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There has been comment before on this website about the sexualisation of children (see here).
I am glad to see that after the report about the fourteen year old actress who is to play Juliet in a new version of Shakespeare iconic love story that there were comments about whether society reflects the sexualisation of children or merely encourages it to provide fodder for the consumer age.
Now, never one for spoiling anyone's fun, and cognizant of the possibility that I am just jealous, I still err on the side of thinking that it may not be a good idea that such a young girl ought to be taking all her clothes off in this new version - maybe not at fourteen. I remember (here it comes...) Zeffirelli's ‘Romeo and Juliet' and the seventeen year old Olivia Hussey (I cried buckets watching that film whilst in sixth form) and admire the 17 year old Claire Danes in ‘Romeo+Juliet' - but at least Danes was over 16, if not at the age of maturity.
Age appropriate actors are realistic and I am sure that the scenes will be done (in good old Kenny Everett style) ‘in the best possible taste', but it seems a pity to rely on the censor's decision on classification and the resultant financial considerations by the distributors to determine whether such a young person is to be seen naked on screen when it is not actually essential. It hardly sits well when on the news this evening we were treated to the result of the case of horrific abuse of pre-school and teenage girls by a very young man. As I said six months ago about making children grow up before they are ready:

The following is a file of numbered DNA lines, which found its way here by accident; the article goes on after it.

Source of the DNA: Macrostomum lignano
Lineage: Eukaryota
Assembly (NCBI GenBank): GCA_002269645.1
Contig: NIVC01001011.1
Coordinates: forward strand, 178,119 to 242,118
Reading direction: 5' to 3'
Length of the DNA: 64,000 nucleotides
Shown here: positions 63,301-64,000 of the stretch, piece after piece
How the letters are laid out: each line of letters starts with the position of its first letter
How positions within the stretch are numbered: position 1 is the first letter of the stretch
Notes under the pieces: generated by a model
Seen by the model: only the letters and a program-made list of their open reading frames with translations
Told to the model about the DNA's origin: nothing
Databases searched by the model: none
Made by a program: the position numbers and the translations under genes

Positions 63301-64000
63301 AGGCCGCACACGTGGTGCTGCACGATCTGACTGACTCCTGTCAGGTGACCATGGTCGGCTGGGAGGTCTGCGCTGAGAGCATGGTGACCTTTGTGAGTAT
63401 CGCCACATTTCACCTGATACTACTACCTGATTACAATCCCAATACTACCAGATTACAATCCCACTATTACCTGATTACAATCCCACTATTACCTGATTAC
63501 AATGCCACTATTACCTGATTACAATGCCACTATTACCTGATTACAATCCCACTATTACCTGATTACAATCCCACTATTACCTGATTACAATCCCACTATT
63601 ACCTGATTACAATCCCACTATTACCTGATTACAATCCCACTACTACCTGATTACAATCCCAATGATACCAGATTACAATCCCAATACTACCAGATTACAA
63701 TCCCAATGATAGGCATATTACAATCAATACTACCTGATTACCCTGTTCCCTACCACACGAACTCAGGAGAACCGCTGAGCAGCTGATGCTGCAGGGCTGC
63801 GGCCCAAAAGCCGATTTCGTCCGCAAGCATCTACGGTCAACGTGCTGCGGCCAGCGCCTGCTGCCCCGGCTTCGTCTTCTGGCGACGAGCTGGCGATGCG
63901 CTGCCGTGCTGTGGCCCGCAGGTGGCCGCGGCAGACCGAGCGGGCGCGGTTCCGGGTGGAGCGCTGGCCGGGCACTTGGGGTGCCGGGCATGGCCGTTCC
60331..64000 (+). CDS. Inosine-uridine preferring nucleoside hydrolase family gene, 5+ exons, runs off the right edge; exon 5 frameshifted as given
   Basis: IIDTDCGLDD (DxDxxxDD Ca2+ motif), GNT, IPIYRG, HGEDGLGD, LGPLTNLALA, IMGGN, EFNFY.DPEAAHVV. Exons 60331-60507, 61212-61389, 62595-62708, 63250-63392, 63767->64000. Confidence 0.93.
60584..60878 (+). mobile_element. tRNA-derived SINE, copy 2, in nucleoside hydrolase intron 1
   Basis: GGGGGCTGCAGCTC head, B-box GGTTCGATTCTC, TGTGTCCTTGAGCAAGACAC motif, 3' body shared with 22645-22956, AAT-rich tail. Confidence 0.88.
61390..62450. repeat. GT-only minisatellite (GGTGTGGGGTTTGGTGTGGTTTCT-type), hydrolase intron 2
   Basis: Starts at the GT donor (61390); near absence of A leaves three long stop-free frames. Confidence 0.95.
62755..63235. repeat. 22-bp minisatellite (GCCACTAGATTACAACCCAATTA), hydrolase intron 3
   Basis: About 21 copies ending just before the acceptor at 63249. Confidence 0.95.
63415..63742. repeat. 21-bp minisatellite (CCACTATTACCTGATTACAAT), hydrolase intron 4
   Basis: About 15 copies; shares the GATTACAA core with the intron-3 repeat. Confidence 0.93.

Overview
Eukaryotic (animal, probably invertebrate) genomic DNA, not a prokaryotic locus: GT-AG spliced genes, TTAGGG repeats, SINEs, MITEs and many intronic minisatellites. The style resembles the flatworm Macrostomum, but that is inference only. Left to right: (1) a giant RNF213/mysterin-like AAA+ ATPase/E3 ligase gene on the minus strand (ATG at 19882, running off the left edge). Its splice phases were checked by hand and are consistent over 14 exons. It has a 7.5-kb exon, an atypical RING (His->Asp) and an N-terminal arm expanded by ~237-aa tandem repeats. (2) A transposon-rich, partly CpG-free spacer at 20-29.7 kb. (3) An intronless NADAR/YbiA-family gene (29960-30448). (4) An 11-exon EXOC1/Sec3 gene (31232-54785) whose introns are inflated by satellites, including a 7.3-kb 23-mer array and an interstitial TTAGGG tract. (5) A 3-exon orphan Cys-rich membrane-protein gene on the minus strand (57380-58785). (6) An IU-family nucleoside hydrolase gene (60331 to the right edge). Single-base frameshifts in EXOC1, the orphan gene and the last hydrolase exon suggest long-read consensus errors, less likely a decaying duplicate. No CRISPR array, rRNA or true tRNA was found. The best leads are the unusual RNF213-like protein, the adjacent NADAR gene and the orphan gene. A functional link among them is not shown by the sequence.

"By encouraging an expectation of false adulthood, and all that it means, we heap expectation and then heavy responsibility upon them before they are ready for it.
"Bombarding youngsters with sexual imagery is revolting - it robs parents of money spent on useless, nay, damaging, items that add nothing to growing children, and, much worse, it robs children of childhood.
"Well, if some of this doesn't frighten the horses and the servants, it certainly frightens me. Our apprentice adults should be helped, not hindered - doing the latter is frankly obscene."
Long-distance commuting to work affects families, I see. What a surprise. It results in less time with the children and less time with the partner. Some thrive on that but most do not. I thought that the technological revolution was supposed to result in us spending less time at work per se? What happened to the three day week? The only one I recall happened in the 1970s as a result of strike action and reduced power supplies. We are supposed to have family-friendly policies at work now but not, according to the report of this Swedish study, for the high fliers whose career and finances benefit from a long commute to the perfect job only to find that their family life suffers. Just a minute - I thought Sweden was a hub of family-friendly welfare oriented approaches? Wrong again, it seems. Went the way of the paperless office, I suppose.
Penny sets the questions for Family Law journalCPD, a new way to gain CPD points by answering multiple choice questions based on the content of the journal.
She is an Honorary Research Fellow at Liverpool University Centre for the Study of the Child, the Family and the Law. Click here to follow Penny Booth on Twitter.
The views expressed by contributing authors are not necessarily those of Family Law or Jordan Publishing and should not be considered as legal advice.
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